Table of Contents

27 Top Germany Packing List Items for 2024 + What to Wear & NOT to Bring

Neuschwanstein, Germany
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Germany is a country rich in fairy tale folklore, a vibrant art scene, and gorgeous countryside — all in addition to a wealthy history as one of Europe’s most influential nations. To navigate this country, where the weather is as diverse as its subcultures, I put together this packing list.

In this guide, you’ll find what to wear in Germany, as well as what NOT to bring, and answers to other key Germany FAQs.

asher and friends in germany
Me with friends on one of my many trips to Germany
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What to Pack for Germany – 27 Essentials

  • 1. Neck Wallet

    Especially when visiting touristy cities like Berlin and Munich, a neck wallet is an item you won’t want to travel without. Keep your valuable belongings organized and secure by wearing this handy neck wallet beneath your clothes and out of reach for pickpockets. It has RFID-blocking material so e-thieves won’t be able to scan your bag for financial data.

    Neck Wallet

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  • 2. Jet Lag Relief

    Depending on where you’re coming from, you may experience the unpleasant effects of jet lag upon your arrival in Germany. Prevent and treat those nasty symptoms by taking homeopathic jet lag relief pills and making the most out of your first day in Germany. They are gentle and don’t contain jitter-inducing caffeine like many similar products.

    jet lag relief

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  • 3. Virtual Private Network (VPN)

    There have been massive ransomware attacks and billions of dollars stolen in Germany through cyberattacks. The government reported in 2023 that the risk is higher than ever, and you must protect your private data abroad. Anytime you connect to Wi-Fi in public places, such as in hotels, cafes, and airports, you leave yourself vulnerable to potential hackers.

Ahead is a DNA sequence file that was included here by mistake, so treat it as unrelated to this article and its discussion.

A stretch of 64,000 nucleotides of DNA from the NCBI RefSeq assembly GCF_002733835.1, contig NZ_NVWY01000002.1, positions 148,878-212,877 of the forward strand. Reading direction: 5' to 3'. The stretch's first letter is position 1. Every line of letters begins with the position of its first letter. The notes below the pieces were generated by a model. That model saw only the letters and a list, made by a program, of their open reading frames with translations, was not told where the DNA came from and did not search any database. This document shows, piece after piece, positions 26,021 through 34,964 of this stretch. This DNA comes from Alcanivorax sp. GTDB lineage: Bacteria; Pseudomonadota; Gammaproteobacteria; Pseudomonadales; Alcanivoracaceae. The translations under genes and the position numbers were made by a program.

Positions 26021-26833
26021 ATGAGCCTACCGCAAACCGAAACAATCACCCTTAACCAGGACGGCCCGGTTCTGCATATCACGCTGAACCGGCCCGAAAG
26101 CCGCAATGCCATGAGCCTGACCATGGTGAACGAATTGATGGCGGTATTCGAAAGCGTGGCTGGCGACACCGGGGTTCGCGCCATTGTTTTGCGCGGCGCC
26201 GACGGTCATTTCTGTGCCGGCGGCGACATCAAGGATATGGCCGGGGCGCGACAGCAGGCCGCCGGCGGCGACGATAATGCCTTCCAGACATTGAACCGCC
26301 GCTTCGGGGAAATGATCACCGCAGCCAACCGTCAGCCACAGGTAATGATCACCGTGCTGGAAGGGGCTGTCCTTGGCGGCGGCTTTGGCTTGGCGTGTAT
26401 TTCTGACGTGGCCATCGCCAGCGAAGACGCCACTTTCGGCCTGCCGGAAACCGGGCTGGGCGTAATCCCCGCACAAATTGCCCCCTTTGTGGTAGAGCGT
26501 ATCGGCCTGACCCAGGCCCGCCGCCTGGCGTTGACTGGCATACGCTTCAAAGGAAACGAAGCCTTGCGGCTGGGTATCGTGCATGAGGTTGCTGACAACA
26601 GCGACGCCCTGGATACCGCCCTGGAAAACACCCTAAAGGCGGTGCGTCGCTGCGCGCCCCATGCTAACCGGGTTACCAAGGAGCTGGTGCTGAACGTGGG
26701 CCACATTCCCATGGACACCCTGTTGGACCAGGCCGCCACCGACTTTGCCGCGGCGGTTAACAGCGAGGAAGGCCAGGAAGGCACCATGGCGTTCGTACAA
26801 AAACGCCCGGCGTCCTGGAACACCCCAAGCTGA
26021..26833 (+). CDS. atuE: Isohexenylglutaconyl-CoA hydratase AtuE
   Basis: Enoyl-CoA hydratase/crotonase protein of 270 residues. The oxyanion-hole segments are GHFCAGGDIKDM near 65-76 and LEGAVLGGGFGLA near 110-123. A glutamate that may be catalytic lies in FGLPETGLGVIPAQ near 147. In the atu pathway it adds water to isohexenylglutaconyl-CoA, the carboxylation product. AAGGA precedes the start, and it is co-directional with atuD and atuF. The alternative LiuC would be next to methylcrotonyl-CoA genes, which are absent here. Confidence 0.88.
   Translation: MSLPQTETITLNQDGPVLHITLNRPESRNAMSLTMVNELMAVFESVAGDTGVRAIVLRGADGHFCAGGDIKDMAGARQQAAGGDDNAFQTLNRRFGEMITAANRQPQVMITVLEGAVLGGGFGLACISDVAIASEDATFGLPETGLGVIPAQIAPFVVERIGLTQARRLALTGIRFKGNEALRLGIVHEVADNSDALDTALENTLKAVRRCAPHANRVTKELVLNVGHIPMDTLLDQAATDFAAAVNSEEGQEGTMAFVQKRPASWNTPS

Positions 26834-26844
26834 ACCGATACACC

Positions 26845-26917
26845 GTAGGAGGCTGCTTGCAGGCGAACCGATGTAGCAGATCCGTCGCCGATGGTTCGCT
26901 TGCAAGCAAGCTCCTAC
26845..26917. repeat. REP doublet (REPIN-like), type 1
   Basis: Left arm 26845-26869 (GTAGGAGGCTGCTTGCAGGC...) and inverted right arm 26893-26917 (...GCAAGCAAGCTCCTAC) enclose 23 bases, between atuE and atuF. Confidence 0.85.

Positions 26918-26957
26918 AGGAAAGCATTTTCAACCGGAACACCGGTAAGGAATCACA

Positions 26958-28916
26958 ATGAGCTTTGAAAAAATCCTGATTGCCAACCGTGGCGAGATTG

Keep your sensitive information, such as credit card numbers and passwords, safe by using a VPN when you go online. It will encrypt your connection so that hackers, nosy trolls, and government entities cannot monitor your online activity (or price-gouge you due to geo-locating your IP address!) This will result in discounted flight rates, a safer connection, AND give you access to popular websites from home that may be censored in your host country. The internet is not created equally everywhere and a VPN is a serious no-brainer.

    Virtual Private Network (VPN)

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  • 4. Universal Power Adapter

    You will want a lightweight power adapter that will allow you to plug all of your dual-voltage personal electronics, such as mobile phones, tablets, cameras, and laptops, into a German outlet. This highly-rated Universal Adapter is a great option that will not only have you covered in Germany and throughout most of Europe, but also in over 100 destinations around the world.

    Universal Power Adapter

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  • 5. Lipstick-Sized Portable Charger

    If you plan to use your smartphone for photos, videos, and navigation, you will need to power up your battery frequently during your time spent in Germany. This one is convenient because it’s lightweight and small enough to carry in your back pocket, which is very fitting with Germany’s minimalist style.

    Lipstick-Sized Charger

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  • 6. Travel Insurance for Germany

    Don’t gamble with your coverage. In most cases, your domestic provider does not extend to foreign destinations (including Medicare and Medicaid), and travel insurance is too affordable not to have. It protects your trip investment against the most common mishaps like lost or stolen luggage, flight delays and cancellations, and medical expenses. Germany is an expensive country and you don’t want to risk paying out-of-pocket for a huge hospital bill or bag replacement when it could have easily been reimbursed.

    Our go-to is Faye and we are patrons for life! The customer service is top-notch and they somehow turned an unpleasant experience into a painless one. With claims and reimbursements handled through their mobile app, you can enjoy peace of mind that your trip is fully protected. They even have add-ons for “trip cancelation for ANY reason.” Don’t be a fool and go without it!

    Faye Travel Insurance

    Get a quote in less than 60 seconds with Faye ➜

  • 7. Packing Cubes

    With all the seasonal gear you will be packing, from snow boots to bathing suits, you’ll need to keep all your layers organized by storing your items in packing cubes. This set is great because it comes in a variety of vibrant colors and includes separate cases for shoes and dirty laundry.

    packing cubes

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  • 8. Comfortable Flats

    There’s no question that you’ll be doing plenty of walking on cobblestone streets and hiking paths while in Germany. From strolling through the vibrant cities, visiting museums, and enjoying biergartens – you’ll need comfortable, stylish flats for long days on your feet. These provide comfort and are the perfect breathable shoe to wear all day long.

    Comfortable Flats

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  • 9. Quick-Dry Travel Towel